Japanese apricot (Prunus mume Sieb. et Zucc.) is an economically important fruit crop grown on more than 10,000 ha in Taiwan. During May 2008, twigs of Japanese apricot trees in the commercial farms of Renai Region (Nantou County) showed symptoms of gummosis disease, with 12 to 18% of the trees affected. The disease was more severe on trees weakened by drought stress. Limb and twig infections began around lenticles as small, sunken, discolored lesions at the margins of wounds. Following infection, cortical cells collapsed, bark became depressed, and blisters developed, which were often cracked with whitish gummy exudation. Necrotic areas were seen on the cortical tissues. Leaves showed yellowing and drooping. In winter months, numerous black pycnidia or perithecia formed on infected twigs. Single conidial isolates of the pathogen were obtained from diseased twigs on acidified potato dextrose agar (PDA) incubated at 25 ± 1°C for 3 days. On the basis of morphological characteristics, the fungus was identified as Botryosphaeria dothidea (3). Conidia (17 to 22.6 × 4.3 to 6.0 μm) were hyaline, unicellular, and spindle shaped. Asci (78 to 125 × 15 to 17 μm) were hyaline, bitunicate, clavate, and eight spored. Ascospores (18 to 22 × 7.0 to 8.2 μm) were hyaline and spindle shaped or fusoid. The pathogen identity was further confirmed by PCR amplification and sequencing of ribosomal DNA internal transcribed spacer from the fungus with the primers ITS5: 5′-GGAAGTAAAAGTCGTAACAAGG-3′ and ITS4: 5′-TCCTCCGCTTATTGATATGC-3′ (4), and a representative sequence was deposited in NCBI GenBank (Accession No. GU594225). The sequence showed 99 to 100% homology with previously characterized strains of B. dothidea (GenBank Accession Nos. EU441944, DQ177876, and AY786320). Pathogenicity tests were conducted with inoculum prepared by culturing the fungus on PDA under a continuous photoperiod of 128 ± 25 μE·m–2·s–1 at 25°C for 3 days. Shallow cuts (3 × 3 × 3 mm) were made on 12- to 15-month-old healthy twigs with a scalpel and inoculated with either a 5-mm mycelial disc or 0.5 ml of conidial suspension (105 conidia/ml) of the fungus. Two twigs on each of six trees were inoculated. Inoculated areas were covered with moist, sterile cotton and the entire twigs were enclosed in plastic bags. Twigs were inoculated with 5-mm PDA discs or sterile water for controls. The symptoms described above were observed on all inoculated twigs 14 days after inoculation, whereas control twigs remained healthy. Reisolation from the inoculated twigs consistently yielded B. dothidea. In Taiwan, B. dothidea has been reported as the causal agent of gummosis of peach (1) and fruit ring rot of pear (2); however, to our knowledge, this is the first report of B. dothidea causing gummosis on Japanese apricot.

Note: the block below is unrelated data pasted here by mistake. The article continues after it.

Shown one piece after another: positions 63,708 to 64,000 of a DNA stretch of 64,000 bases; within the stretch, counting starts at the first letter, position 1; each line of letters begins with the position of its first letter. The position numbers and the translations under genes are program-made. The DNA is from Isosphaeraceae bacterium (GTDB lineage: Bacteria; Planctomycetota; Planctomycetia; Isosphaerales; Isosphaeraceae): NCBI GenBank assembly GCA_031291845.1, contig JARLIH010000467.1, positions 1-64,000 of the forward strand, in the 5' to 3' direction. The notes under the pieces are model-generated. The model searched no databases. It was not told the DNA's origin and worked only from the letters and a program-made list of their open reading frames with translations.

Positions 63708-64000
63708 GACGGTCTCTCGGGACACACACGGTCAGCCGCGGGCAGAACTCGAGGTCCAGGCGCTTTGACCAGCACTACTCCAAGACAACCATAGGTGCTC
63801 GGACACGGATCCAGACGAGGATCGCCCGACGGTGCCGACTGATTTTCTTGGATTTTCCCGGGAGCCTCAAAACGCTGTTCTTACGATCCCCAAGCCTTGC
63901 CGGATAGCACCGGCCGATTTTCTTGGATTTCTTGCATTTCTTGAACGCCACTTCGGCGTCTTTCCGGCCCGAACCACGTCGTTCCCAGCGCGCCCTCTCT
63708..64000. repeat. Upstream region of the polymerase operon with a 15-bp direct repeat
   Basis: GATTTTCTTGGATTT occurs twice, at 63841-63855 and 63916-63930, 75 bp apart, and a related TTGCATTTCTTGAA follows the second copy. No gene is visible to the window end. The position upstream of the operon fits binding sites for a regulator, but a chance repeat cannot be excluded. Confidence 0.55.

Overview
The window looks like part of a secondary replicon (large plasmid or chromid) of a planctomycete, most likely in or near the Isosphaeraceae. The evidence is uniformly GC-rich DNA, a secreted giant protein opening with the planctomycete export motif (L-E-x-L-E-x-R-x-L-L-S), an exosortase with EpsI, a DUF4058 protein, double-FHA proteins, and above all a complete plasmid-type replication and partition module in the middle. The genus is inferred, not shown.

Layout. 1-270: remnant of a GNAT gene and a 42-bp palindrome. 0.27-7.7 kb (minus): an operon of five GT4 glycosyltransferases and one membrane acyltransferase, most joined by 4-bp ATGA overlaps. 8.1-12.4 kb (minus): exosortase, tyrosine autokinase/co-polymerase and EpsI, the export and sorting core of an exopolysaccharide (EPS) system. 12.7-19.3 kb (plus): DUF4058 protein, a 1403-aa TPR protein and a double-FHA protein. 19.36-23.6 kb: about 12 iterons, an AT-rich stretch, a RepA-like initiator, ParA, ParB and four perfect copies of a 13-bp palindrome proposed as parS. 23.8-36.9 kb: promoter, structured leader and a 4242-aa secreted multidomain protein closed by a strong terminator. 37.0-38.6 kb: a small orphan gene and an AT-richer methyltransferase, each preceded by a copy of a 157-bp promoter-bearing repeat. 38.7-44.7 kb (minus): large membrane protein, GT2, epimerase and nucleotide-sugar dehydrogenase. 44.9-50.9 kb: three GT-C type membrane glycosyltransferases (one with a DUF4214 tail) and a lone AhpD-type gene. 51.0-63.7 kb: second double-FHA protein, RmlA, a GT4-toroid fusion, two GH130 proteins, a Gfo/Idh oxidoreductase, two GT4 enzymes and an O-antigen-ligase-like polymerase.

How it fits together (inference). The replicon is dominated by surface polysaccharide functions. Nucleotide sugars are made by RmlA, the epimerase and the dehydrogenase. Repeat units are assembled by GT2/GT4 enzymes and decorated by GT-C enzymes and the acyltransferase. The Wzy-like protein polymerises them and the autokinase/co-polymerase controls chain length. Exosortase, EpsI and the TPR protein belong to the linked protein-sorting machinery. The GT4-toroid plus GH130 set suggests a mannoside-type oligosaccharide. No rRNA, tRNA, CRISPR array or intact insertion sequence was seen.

References: (1) Y. Ko et al. Plant Pathol. Bull. 1:70, 1992. (2) Y. Ko et al. Plant Prot. Bull. (Taiwan) 35:211, 1993. (3) B. Slippers et al. Mycologia 96:83, 2004. (4) T. J. White et al. In: Amplification and Direct Sequencing of Fungal Ribosomal RNA Genes for Phylogenetics. Academic Press. San Diego, CA, 1990.
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